Teri Hatcher And Tony DiTerlizzi Entertain Pediatric Patients At Childrens Hospital Los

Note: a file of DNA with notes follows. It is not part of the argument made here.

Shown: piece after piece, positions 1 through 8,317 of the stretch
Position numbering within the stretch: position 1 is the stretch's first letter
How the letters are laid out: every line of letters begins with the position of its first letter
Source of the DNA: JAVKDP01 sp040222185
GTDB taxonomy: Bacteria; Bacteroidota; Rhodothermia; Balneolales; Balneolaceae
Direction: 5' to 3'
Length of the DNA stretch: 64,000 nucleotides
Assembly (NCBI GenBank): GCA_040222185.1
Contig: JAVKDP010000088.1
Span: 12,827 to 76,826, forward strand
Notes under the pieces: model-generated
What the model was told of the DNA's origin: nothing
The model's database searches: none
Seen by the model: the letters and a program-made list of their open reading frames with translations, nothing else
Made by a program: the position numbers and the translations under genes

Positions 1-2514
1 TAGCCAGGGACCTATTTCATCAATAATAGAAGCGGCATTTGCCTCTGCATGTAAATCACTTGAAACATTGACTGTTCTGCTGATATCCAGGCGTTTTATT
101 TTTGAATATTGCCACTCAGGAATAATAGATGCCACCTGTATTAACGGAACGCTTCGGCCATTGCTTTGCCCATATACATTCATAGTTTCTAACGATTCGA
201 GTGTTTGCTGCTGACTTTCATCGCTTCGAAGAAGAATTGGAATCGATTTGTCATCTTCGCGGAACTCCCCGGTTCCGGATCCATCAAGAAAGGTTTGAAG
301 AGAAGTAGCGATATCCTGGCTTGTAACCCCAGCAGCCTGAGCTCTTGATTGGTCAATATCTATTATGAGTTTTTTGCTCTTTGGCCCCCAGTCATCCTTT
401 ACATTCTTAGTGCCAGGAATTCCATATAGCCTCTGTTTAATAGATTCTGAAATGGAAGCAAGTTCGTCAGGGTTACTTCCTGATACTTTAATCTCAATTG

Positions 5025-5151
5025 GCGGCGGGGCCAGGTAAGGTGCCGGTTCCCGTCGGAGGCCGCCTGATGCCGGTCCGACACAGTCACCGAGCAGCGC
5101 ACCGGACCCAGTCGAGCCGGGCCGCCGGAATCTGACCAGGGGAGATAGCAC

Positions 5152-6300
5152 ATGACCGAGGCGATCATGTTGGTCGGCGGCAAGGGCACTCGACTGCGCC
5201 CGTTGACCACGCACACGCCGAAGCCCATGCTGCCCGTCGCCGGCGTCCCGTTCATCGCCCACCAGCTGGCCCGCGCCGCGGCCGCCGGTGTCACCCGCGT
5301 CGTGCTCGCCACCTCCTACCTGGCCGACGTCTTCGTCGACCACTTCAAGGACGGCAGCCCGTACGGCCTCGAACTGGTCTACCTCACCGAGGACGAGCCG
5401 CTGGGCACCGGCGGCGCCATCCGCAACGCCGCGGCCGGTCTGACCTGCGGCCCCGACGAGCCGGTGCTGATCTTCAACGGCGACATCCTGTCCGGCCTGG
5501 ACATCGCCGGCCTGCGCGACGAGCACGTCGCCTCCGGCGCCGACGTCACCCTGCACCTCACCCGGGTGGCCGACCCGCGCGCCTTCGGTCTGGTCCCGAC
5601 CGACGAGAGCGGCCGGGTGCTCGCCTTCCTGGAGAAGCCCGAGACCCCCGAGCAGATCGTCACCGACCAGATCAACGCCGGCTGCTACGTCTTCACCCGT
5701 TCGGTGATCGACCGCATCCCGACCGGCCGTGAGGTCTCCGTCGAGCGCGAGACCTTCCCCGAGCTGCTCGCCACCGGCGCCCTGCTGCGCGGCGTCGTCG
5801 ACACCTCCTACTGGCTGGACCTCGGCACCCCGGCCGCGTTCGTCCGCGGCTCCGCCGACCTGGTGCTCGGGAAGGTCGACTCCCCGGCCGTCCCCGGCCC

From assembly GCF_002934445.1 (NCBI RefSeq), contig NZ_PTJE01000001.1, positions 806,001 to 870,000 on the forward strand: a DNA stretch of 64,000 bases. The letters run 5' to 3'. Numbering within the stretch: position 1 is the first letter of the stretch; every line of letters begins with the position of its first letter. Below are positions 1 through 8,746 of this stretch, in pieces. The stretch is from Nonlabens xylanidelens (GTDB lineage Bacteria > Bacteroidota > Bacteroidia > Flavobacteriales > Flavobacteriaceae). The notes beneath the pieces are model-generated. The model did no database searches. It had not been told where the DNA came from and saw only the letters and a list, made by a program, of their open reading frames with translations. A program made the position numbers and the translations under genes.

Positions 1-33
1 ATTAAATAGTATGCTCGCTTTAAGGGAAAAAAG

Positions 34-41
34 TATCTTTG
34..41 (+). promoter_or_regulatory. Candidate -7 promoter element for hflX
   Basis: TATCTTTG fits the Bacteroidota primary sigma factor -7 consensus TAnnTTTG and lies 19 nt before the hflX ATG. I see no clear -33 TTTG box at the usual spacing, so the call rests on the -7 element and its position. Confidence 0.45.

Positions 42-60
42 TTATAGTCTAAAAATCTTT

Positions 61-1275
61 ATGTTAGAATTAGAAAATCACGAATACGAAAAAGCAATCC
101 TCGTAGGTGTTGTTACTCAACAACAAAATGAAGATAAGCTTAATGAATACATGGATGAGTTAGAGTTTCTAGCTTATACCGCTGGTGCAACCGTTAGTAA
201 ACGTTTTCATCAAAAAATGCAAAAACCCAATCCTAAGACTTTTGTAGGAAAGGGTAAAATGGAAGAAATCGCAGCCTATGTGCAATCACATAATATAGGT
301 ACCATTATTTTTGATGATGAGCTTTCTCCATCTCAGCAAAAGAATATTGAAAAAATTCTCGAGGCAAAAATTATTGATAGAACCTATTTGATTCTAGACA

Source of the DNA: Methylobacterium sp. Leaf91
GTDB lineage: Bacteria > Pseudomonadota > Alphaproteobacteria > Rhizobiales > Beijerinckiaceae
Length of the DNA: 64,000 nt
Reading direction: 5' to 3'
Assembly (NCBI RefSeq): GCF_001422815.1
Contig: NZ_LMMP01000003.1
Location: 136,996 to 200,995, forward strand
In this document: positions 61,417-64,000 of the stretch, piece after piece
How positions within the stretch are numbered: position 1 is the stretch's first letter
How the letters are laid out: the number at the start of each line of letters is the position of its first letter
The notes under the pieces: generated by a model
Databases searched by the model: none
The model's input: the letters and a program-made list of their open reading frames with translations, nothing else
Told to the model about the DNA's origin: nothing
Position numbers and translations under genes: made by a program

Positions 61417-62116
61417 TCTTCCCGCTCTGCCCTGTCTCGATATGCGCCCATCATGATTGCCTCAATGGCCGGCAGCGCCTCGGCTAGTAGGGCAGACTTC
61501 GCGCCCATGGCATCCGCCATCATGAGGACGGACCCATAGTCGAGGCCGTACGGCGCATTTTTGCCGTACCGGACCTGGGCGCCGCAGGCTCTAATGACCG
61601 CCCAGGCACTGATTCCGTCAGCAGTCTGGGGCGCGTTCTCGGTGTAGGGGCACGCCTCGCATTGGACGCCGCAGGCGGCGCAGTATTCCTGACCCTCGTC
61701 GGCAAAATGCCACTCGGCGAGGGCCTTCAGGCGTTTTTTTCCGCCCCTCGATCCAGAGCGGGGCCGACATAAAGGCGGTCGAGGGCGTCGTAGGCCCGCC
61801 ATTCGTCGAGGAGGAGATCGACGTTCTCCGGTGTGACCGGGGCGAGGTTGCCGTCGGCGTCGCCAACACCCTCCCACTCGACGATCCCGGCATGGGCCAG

first_imgEarlier this week, Starlight Children’s Foundation Global Ambassador and New York Times best-selling author Tony DiTerlizzi (“The Spiderwick Chronicles,” “The Spider and the Fly,” “Ted”) and Starlight and Juvenile Arthritis Association (JAA) supporter and actress Teri Hatcher (“Coraline,” “Desperate Housewives”) entertained pediatric patients in treatment for juvenile rheumatoid arthritis at Children’s Hospital Los Angeles (CHLA).Tony DiTerlizzi, Jacqueline Hart-Ibrahim, Teri Hatcher and patient SophiaCredit/Copyright: Robert Shotwell, AP InvisionThe pair entertained patients with a reading and illustrations from “The Search for WondLa,” the first installment in DiTerlizzi’s middle grade science fiction fantasy WondLA book triology.Hatcher, who voiced all three audiobooks in the series, read selections from the book while DiTerlizzi brought the scenes to life through sketches. The children sketched along with the author who provided sketch tablets for each child who attended. DiTerlizzi is currently on a national book to promote “The Battle for WondLa,” the trilogy’s third book.“Children are still children regardless of their circumstances,” said DiTerlizzi. “They should be able to play, imagine, and explore. As a child, getting lost in the pages of my favorite books sparked my imagination and whisked me away from my mundane reality to fantastical, adventure-filled worlds. I feel that hospitalized children can truly benefit from the same experience.”DiTerlizzi continued, “I am thrilled that Starlight Children’s Foundation shares this vision and that I am able to share my stories with young patients across the globe. I am honored to be affiliated with this wonderful organization and the children and families whose lives they improve.”Publisher Simon & Schuster generously donated copies of “The WondLa,” the trilogy’s first book, to Starlight who provided copies to all of the patients at the event. The book will also be offered to the more than 400 partner facilities currently on the charity’s Starlight Wish List platform, an innovative online giving and product philanthropy marketplace that directly connects individual donors and charitable corporations to health care facilities around the U.S.“Tony and Teri understand that hospitalization needn’t prevent kids and families from experiencing all of the joy, wonder and creativity that childhood has to offer,” said Starlight Global CEO Jacqueline Hart-Ibrahim who attended today’s event. “We are so pleased to be here today with them, the outstanding CHLA staff and the pediatric patients and their families to support their fantastic entertainment and celebrate Simon & Schuster’s generous donation of Tony’s delightful book.”Dr. Andreas Reiff, MD, Division Head, Rheumatology, Children’s Hospital Los Angeles praised the event saying, “This is a unique opportunity to shed some light on children with rheumatic disorders. There are more than 300,000 kids in the U.S. who suffer from these kinds of diseases, and very few people are aware of it. With the help of people like Teri, Tony, JAA and Starlight Children’s Foundation, we finally have a platform to raise awareness and help kids.”For more than five years, Caldecott Honor winner DiTerlizzi has lent his creative talents and literary esteem to Starlight by raising funds and awareness for the organization. Hatcher is also a longtime supporter of Starlight having attended many events for the charity, including its annual fundraising dinner gala in Los Angeles, the Starlight Awards.last_img read more